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The application catalog

Managing applications involves taking into consideration how we plan to distribute them. In the Kubernetes ecosystem we are used to either rendering our YAML files with a tool such as kustomize and distributing those through a selected channel (e.g., storing them in a repository), or using tools such as Helm and defining our applications as charts. The first approach requires us as developers to define the intermediate tooling to upload, download, deploy the applications from the selected repository while maintaining a low complexity from the point of view of maintaining the core YAML files. The second approach increases the complexity of the maintenance a notch, since creating a chart is not a straightforward task, and also requires preparing a repository compatible with Helm.

With respect to discovery and reusability, both approaches have downsides related to how an application is defined, what is the effect of deploying a template (i.e., which entities are expected to be generated), and how we can share and compose complex applications reusing existing components. On the other hand, if we focus on a single container, we are quite used to how docker hub, or how any other registry (e.g., Google Container Registry) works. The ease by which we are able to upload, download, update and remove containers makes it quite convenient for both users and automation steps.

The NAPPTIVE Catalog is highly inspired by the way container registries work in such a way that we offer the same experience you get for single containers but for complete applications. Think of this as another step forward in the gitops movement.

The elements

The catalog will store applications on a repository named after your username (which matches the one you are using in github). An application is referenced on the catalog using the following identifier:



  • catalog is an optional prefix related to the target catalog you are using. By default, if omitted, the application will be stored/retrieved in the NAPPTIVE Playground public catalog.
  • namespace is the namespace associated with the user, team, etc. For a personal account, this matches the name of your github account associated with your free Playground account.
  • appName is the name of the application to be uploaded.
  • tag is the optional tag associated with a version of the application. Notice that if omitted latest will be used.

An application in the catalog is a collection of YAML entities that specify which elements are involved in its deployment. In order to fully identify the application, a metadata file is required. This enables a better discovery of what is available on the catalog. To upload an application, please include a metadata.yaml file with the other elements of the application, with the following content:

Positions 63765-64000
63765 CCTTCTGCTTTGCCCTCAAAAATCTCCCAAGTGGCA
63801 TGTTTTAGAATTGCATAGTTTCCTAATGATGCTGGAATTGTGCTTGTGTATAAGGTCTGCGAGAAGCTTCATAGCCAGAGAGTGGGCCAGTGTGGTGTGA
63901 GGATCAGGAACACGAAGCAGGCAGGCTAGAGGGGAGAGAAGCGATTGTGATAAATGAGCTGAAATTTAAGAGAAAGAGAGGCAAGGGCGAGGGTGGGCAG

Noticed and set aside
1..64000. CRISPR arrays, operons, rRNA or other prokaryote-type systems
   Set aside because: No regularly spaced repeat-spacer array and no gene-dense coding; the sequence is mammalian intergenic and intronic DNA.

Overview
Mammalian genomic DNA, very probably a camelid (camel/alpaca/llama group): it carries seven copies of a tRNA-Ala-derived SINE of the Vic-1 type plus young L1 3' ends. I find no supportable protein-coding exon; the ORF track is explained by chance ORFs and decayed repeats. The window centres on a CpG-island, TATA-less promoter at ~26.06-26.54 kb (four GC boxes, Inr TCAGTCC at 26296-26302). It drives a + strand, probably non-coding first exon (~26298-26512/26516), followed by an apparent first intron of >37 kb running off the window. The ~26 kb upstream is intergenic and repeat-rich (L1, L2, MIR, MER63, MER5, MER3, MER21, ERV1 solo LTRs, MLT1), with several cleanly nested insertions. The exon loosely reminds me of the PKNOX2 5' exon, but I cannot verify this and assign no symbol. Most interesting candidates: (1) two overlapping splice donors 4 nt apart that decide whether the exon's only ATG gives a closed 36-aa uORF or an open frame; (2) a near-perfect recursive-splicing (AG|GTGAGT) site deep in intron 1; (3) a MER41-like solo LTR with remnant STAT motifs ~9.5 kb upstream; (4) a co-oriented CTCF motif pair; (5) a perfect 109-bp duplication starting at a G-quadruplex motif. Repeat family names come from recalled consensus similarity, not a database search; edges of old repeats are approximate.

kind: ApplicationMetadata
# Name of the application, not necessarily a valid k8s name.
name: "My App Name"
version: 1.0
description: Short description for searchs. Long one plus how to goes into the
# Keywords facilitate searches on the catalog
  - "tag1"
  - "tag2"
  - "tag3" 
license: "Apache License Version 2.0"
url: "https://..."
doc: "https://..."
# Requires gives a list of entities that are needed to launch the application.
    - my.custom.trait
    - my.custom.scope
  # K8s lists Kubernetes specific entities. This provides a separation between OAM entities
  # in an orchestration-agnostic environment, and applications that specifically require Kubernetes.
    - apiVersion: my.custom.package
      kind: CustomEntityKind
      name: name
# The logo can be used as visual information when listing the catalog so the user
# recognizes more easily the application.
  - src: "https://my.domain/path/logo.png"
    type: "image/png"
    size: "120x120"

As for the layout of the application YAML we recommend:

  |- metadata.yaml
  |- app_cfg.yaml
  |- <opt_directory>
  |  |- OAM_entity.yaml
  |  \- K8s_entity.yaml
  |- OAM_entity.yaml
  \- K8s_entity.yaml

Adding a file will also help consumers of the application understand how it is intended to be deployed, how parameters interact, etc.

Private and public applications

There are two types of applications: public and private. While public applications will be available to all users, private ones can only be consulted by users of the accounts to which the application belongs. All versions of the same application must have the same scope (public or private).

Catalog applications

The private applications have a small padlock on the left to identify them. To upload a private application, check the catalog push command documentation for more details.

Private and public catalogs

We support two types of catalogs with respect to their visibility and permissions. The NAPPTIVE Catalog available on the Playground is public, meaning:

  • All users can list public applications from all repositories and their own private ones.
  • All users can pull public applications from all repositories and their own private ones.
  • Only the owner can push, and remove applications from its own repository.

To use private catalogs (e.g., having a private company catalog), you need to deploy the catalog on your own infrastructure in the same way a private docker registry is installed. We are currently working on the distribution method for the catalog component so let us know if you are interested in testing this approach, as we may release this initially to a set of beta users.

What’s next

  • Discover how you can use the catalog to deploy existing applications or upload your own.